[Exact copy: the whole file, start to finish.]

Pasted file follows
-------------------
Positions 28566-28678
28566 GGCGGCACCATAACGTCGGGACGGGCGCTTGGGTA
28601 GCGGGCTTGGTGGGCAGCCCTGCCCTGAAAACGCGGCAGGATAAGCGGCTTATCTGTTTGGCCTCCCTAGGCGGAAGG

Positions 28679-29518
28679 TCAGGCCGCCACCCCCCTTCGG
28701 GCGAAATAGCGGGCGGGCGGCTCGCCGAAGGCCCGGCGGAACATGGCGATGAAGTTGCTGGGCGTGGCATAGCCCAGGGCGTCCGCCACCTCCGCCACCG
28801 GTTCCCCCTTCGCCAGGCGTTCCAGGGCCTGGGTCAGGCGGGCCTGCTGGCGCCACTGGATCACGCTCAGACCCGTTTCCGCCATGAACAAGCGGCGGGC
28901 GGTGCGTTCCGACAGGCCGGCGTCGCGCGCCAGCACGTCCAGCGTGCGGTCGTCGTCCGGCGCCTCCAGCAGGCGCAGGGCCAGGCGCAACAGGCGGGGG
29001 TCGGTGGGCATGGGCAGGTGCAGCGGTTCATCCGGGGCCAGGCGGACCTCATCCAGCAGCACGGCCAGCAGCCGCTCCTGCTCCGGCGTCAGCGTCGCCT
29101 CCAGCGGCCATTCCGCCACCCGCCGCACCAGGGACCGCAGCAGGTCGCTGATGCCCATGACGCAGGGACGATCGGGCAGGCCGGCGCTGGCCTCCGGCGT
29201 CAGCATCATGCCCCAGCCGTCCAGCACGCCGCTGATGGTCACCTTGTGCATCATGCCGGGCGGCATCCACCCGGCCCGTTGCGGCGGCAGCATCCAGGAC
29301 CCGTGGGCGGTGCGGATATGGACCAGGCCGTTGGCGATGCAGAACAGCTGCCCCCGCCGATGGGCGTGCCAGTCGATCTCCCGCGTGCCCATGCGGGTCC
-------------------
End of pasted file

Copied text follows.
Positions 28566-28678
28566 GGCGGCACCATAACGTCGGGACGGGCGCTTGGGTA
28601 GCGGGCTTGGTGGGCAGCCCTGCCCTGAAAACGCGGCAGGATAAGCGGCTTATCTGTTTGGCCTCCCTAGGCGGAAGG

Positions 28679-29518
28679 TCAGGCCGCCACCCCCCTTCGG
28701 GCGAAATAGCGGGCGGGCGGCTCGCCGAAGGCCCGGCGGAACATGGCGATGAAGTTGCTGGGCGTGGCATAGCCCAGGGCGTCCGCCACCTCCGCCACCG
28801 GTTCCCCCTTCGCCAGGCGTTCCAGGGCCTGGGTCAGGCGGGCCTGCTGGCGCCACTGGATCACGCTCAGACCCGTTTCCGCCATGAACAAGCGGCGGGC
28901 GGTGCGTTCCGACAGGCCGGCGTCGCGCGCCAGCACGTCCAGCGTGCGGTCGTCGTCCGGCGCCTCCAGCAGGCGCAGGGCCAGGCGCAACAGGCGGGGG
29001 TCGGTGGGCATGGGCAGGTGCAGCGGTTCATCCGGGGCCAGGCGGACCTCATCCAGCAGCACGGCCAGCAGCCGCTCCTGCTCCGGCGTCAGCGTCGCCT
29101 CCAGCGGCCATTCCGCCACCCGCCGCACCAGGGACCGCAGCAGGTCGCTGATGCCCATGACGCAGGGACGATCGGGCAGGCCGGCGCTGGCCTCCGGCGT
29201 CAGCATCATGCCCCAGCCGTCCAGCACGCCGCTGATGGTCACCTTGTGCATCATGCCGGGCGGCATCCACCCGGCCCGTTGCGGCGGCAGCATCCAGGAC
29301 CCGTGGGCGGTGCGGATATGGACCAGGCCGTTGGCGATGCAGAACAGCTGCCCCCGCCGATGGGCGTGCCAGTCGATCTCCCGCGTGCCCATGCGGGTCC